It’s been 42 days and counting since the Knight Foundation announced that Daily Phoenix, our hybrid platform to deliver news and information to urban audiences by light-rail stop, won startup funding. Back here in the scorching confines of Phoenix, the interest was immediate. Local TV station KTVK-TV Channel 3 interviewed us on their signature program, Good Morning Arizona.

It was an incredible opportunity and an enlightening experience that really helped us out. For those of you who are thinking about doing a new media project or are already working on one, the TV interview format can be a boon as it forces you to sum up your project in small sound bites (while under the extreme pressure of being on live television).

Apparently, we did a great job. How do I know this? Well, when we laid out the basics of the project (our pitch), the anchor, Tess Rafols, thought it made perfect sense and, in fact, was surprised no one had thought of it yet. (The Internet is a pretty big place, so trust us, Tess — this idea is floating around elsewhere.) Still, we were very encouraged, and we think we are bringing a great concept to the table.

Now for the fun part: The interview also made us re-think our name, Daily Phoenix.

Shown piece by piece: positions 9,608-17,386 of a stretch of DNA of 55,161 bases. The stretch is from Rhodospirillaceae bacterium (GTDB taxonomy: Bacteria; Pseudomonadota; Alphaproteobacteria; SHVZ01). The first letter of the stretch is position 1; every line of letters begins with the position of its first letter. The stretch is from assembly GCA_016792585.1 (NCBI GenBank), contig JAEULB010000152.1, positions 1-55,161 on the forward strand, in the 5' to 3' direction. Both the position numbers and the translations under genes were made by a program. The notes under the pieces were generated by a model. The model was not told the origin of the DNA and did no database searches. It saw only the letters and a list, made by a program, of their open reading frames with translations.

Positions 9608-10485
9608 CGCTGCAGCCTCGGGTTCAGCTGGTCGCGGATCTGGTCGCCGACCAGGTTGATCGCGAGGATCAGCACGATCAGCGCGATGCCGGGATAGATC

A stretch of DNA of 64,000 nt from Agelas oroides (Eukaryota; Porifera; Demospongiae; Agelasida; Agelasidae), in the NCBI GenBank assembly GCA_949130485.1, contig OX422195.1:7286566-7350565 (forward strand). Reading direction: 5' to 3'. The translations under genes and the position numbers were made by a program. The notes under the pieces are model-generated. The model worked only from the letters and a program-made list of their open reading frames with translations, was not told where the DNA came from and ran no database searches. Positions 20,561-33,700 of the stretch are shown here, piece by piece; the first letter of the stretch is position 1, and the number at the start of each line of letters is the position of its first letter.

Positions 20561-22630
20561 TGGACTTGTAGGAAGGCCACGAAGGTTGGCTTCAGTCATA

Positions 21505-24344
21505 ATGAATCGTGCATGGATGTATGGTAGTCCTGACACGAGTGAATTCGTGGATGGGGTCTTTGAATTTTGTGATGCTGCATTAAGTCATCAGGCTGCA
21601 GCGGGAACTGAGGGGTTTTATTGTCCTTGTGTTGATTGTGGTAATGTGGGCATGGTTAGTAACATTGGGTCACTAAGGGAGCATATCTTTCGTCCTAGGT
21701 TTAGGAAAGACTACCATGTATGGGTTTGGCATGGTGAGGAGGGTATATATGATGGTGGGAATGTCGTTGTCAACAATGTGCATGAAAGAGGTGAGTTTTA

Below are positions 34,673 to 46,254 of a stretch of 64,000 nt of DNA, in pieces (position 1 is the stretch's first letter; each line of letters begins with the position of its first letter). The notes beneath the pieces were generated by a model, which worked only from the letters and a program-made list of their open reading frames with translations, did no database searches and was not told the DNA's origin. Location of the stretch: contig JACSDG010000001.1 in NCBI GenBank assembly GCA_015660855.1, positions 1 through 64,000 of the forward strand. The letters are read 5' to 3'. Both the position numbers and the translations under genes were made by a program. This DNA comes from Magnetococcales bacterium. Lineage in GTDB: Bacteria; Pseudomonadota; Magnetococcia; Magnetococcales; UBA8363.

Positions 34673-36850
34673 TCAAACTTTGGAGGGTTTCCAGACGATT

This has been a source of angst for us since the interview. Why? Well, the word “Daily” doesn’t really add much utility to the name and isn’t very descriptive. It’s on the Web, so, of course, anything can be “daily.” Originally, we thought it made sense because it gave people the sense that this is a publication — which, indeed, is the exact reaction we have received. But others have said that it sounds like “old media.”

The word “Phoenix” is also troubling. The bulk of our light-rail system is in Phoenix, but it also runs out to the suburbs of Tempe and Mesa. Although newbies use the word “Phoenix” to refer to the region, using “Phoenix” in our name could alienate local folks (our primary users).

As a result, we’ve decided to brainstorm a new list of names over the next two weeks. This will be a collaborative tool for the community, so, in that spirit, I’d like to toss out this opportunity to the Idea Lab audience for help. We can’t offer fame or fortune, but we can offer that cocktail party “coolness” factor if your name — or some mashup of names submitted below — actually sticks.

Here are our basic guidelines:

  • Our project uses web, print and mobile technologies to deliver information by light-rail stop to urban audiences. They can collaborate or use it to guide themselves around the city’s news, events and services.
  • Because of this, they should feel like they have control over their environment. This is an empowering tool for them.
  • It’s location-based knowledge — meaning it has an awareness at a certain point and time.
  • Whatever the name is, it would be nice if it could become a verb among our users (i.e., “googled”).

That’s it! Although we’re coming up with our own list, any suggestions below in the comments are welcome. Thanks!

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